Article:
An imaginary double, humorously referred to in order to explain the uncharacteristic bad behaviour of a normally moral person. Usually used light-heartedly. The expression formed as an allusion to plots in films involving actual evil twins.
Example:
Jane's such a good girl and I took it as read that she would come to the wedding dressed appropriately, but she's turned up in full goth makeup. At first I thought it must have been her evil twin.
Where did it originate?:
USA, 2004.
Where is it used?:
Worldwide, but mostly amongst the young and hip.
Hear the idiom spoken:
More idioms about:   family   slang  
" Face the music "
Meaning:
Accept he unwelcome consequences of one's own actions.
Example:
Jack pretended he had a Ph.D. to get the job. Now it's come out that he hasn't he'll have to face the music and resign..
Where did it originate?:
USA, 19th century.
Where is it used?:
Hear the idiom spoken:
More idioms about:   music  
" Factory farming "
Meaning:
Rearing livestock under industrial conditions.
Example:
I'm dead against factory farming of pigs. I prefer to see them out in the open air, rooting about for their food.
Where did it originate?:
USA, mid-20th century.
Where is it used?:
Hear the idiom spoken:
More idioms about:   animals   business   nature  
" Feeding frenzy "
Meaning:
A frantic competition or exploitation - like a group shark attack.
Example:
When Princess Diana was killed there was a feeding frenzy of journalists trying to get the story.
Where did it originate?:
USA, mid 20th century.
Where is it used?:
Hear the idiom spoken:
More idioms about:   food   nature   excess  
" First World "
Meaning:
The industrialised affluent and wealthy nations.
Example:
The rise of China and India means we may have to redefine the First World before long.
Where did it originate?:
USA, mid 20th century.
Where is it used?:
Hear the idiom spoken:
More idioms about:   number   location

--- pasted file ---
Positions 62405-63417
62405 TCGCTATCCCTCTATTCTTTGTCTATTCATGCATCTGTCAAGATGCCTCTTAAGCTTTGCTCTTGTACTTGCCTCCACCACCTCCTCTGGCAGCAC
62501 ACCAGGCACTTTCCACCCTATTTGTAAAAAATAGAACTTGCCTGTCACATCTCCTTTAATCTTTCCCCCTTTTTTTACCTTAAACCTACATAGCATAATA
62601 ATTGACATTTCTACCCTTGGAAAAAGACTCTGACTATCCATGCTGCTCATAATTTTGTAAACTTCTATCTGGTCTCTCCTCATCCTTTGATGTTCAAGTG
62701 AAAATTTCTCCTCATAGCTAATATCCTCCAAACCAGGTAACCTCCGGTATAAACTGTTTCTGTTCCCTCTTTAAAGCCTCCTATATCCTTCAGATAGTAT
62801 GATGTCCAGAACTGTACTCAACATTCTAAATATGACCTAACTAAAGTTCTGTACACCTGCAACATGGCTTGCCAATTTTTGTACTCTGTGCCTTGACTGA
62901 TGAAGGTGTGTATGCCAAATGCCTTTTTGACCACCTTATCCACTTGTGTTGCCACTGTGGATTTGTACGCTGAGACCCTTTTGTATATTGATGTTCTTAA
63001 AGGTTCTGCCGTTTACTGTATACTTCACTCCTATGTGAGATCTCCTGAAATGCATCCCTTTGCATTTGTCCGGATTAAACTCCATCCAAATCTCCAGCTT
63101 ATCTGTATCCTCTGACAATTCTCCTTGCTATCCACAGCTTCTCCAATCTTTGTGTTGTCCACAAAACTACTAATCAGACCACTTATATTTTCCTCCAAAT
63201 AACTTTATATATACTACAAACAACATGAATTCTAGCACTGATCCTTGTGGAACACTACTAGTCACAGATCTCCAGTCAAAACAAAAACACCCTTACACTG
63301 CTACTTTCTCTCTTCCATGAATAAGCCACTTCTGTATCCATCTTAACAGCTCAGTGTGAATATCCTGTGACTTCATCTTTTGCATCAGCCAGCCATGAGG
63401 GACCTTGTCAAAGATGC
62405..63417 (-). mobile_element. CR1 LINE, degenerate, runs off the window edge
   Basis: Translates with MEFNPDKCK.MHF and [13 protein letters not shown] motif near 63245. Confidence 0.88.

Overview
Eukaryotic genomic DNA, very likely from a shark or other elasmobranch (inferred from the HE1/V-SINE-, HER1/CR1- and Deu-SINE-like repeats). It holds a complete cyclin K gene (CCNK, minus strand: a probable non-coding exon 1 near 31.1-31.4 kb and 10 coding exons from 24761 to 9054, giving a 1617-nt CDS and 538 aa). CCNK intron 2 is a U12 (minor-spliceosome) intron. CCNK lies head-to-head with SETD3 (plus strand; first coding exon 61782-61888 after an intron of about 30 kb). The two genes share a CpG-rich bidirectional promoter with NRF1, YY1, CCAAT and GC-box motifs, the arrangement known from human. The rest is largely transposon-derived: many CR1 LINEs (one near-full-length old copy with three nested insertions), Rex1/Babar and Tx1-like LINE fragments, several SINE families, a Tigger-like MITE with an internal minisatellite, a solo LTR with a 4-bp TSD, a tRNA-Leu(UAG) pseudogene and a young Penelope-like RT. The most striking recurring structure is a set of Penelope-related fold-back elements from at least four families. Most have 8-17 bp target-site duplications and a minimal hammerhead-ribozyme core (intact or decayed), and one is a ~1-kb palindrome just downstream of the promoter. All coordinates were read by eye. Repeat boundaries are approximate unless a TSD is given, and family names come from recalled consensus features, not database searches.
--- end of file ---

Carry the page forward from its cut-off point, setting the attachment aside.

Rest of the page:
" First World problem "
Meaning:
A relatively trivial problem only affecting the affluent.
Example:
Jack's complaining again that his 48 inch screen is giving him eyestrain. That's a First World problem if there ever was.
Where did it originate?:
USA, late 20th century.
Where is it used?:
Hear the idiom spoken:
More idioms about:   number   location  
" Flip the bird "
Meaning:
To aggressively raise your middle finger at someone as a sign of displeasure.
Example:
I stopped the car a little too close when he crossed the road and he flipped the bird as a response.
Where did it originate?:
USA, mid 20th century.
Where is it used?:
Mostly USA.
Hear the idiom spoken:
More idioms about:   conflict   the_human_body  
" Food fight "
Meaning:
Chaotic collective behaviour where items of food are thrown about wildly.
Example:
It was supposed to be a quiet wedding reception but some of the girls got drunk and started a food fight. There were canapes and buns flying everywhere.
Where did it originate?:
USA, mid 20th century.
Where is it used?:
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More idioms about:   conflict   food  
" Fool's gold "
Meaning:
Something that appears valuable but really isn't, like iron pyrites - a worthless mineral that resembles gold.
Example:
The investment promised 80% returns but turned out to make a loss - just fools gold I guess.
Where did it originate?:
USA, 19th century.
Where is it used?:
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More idioms about:   stupidity   trickery  
" Fuddy-duddy "
Meaning:
An old-fashioned and foolish type of person.
Example:
He irons his socks. He's a real fuddy-duddy.
Where did it originate?:
USA, 19th century.
Where is it used?:
More idioms about:   stupidity   reduplication  
" Full of bull "
Meaning:
Talking hot air.